Inflation across the 20 countries using the euro eased in the first month of 2024, returning to a downward trend and feeding hopes that prices in the eurozone were on their way back to the 2 percent target set by the European Central Bank.
Consumer prices in the eurozone rose 2.8 percent in January, compared with a year earlier, down from 2.9 percent in December, the European Union’s statistics agency reported Thursday.
Economists had expected to see a slightly bigger dip, effectively a correction after the lapse of some government subsidies drove inflation higher in December.
Why It Matters: The timing of interest rate cuts depends on data
Investors are watching for signs that the European Central Bank will lower interest rates, which policymakers last week held at a record high of 4 percent. Christine Lagarde, the central bank’s president, has hinted that a rate cut could come around midyear, but policymakers would be looking at data to inform their decisions.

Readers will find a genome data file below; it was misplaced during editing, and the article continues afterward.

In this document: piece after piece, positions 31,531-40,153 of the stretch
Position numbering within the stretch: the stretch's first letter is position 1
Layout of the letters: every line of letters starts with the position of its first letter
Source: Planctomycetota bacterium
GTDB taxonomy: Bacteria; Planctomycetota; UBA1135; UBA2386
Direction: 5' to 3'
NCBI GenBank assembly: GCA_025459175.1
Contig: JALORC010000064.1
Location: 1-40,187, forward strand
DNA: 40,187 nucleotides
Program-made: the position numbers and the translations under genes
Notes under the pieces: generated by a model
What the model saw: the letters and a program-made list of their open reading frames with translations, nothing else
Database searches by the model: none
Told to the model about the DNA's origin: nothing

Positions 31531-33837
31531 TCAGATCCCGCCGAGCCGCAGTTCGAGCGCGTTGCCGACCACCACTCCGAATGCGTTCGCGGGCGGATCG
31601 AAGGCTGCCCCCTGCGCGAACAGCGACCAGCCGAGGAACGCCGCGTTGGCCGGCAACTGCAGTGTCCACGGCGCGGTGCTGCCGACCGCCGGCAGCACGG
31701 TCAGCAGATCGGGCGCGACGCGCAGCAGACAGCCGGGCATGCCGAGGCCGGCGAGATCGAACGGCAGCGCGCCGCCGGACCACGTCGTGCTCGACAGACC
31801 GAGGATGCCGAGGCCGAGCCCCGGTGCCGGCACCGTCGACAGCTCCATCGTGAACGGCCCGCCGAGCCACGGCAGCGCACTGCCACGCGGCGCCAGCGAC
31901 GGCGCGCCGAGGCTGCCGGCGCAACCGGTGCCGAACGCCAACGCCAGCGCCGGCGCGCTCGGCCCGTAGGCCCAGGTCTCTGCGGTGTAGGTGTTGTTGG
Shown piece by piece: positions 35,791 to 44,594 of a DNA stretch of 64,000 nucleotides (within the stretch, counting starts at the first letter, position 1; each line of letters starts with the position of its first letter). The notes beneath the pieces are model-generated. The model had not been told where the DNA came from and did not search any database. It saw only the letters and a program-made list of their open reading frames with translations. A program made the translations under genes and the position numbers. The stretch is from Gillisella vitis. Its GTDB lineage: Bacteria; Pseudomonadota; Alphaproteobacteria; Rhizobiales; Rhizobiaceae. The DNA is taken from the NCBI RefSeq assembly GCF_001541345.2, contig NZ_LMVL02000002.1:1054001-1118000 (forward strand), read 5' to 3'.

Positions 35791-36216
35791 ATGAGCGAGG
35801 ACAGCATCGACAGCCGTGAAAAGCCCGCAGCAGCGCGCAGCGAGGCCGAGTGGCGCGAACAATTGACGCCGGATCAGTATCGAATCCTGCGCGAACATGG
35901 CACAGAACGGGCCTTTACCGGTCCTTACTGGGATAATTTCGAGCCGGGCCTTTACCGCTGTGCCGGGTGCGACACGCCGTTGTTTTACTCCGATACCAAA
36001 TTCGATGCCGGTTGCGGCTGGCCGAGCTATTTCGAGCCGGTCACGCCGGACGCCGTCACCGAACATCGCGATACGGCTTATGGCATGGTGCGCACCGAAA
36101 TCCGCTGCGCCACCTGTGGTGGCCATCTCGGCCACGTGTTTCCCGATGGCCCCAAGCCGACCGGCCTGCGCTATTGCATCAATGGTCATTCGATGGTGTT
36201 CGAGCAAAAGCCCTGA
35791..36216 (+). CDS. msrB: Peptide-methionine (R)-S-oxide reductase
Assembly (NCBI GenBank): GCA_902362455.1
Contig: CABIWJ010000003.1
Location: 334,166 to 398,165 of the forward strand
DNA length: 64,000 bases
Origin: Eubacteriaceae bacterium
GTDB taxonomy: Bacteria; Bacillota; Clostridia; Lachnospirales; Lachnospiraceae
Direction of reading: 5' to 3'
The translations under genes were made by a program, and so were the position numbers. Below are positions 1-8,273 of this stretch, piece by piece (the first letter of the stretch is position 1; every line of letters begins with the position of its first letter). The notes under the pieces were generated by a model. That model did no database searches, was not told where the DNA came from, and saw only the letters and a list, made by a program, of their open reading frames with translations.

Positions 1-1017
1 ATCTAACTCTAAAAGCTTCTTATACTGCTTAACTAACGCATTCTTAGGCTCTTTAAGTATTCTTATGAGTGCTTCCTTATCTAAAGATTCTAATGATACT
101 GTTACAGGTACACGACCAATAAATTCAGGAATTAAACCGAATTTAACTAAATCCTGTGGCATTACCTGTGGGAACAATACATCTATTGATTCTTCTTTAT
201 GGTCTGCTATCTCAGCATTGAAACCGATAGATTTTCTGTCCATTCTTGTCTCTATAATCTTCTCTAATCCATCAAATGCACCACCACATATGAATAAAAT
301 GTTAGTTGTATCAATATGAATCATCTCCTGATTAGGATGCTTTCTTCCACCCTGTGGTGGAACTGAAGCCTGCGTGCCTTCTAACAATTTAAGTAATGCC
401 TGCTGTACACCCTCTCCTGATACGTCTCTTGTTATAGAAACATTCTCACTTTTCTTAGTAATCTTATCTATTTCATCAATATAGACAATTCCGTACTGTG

The numbers released on Thursday could raise expectations that rates may come down sooner rather than later. Core inflation, the rate of inflation that excludes the volatile prices of food and energy, continued its downward trend, cooling to 3.3 percent in January from 3.4 percent in December. That figure is crucial to the E.C.B., as it reflects underlying trends in prices across the eurozone.
Europe’s statistics agency reported Tuesday that the eurozone economy stagnated in the fourth quarter of last year, hampered by a lingering energy crisis and a slump in manufacturing in Germany, Europe’s largest economy.
Quotable: “Too soon to give the all-clear”
“While today’s figure still shows easing price pressures, it is far too soon to give the all-clear on inflation,” Peter Vanden Houte of ING wrote in a research note. The E.C.B. will remain cautious, he said, “and will not contemplate any rate cut before June.”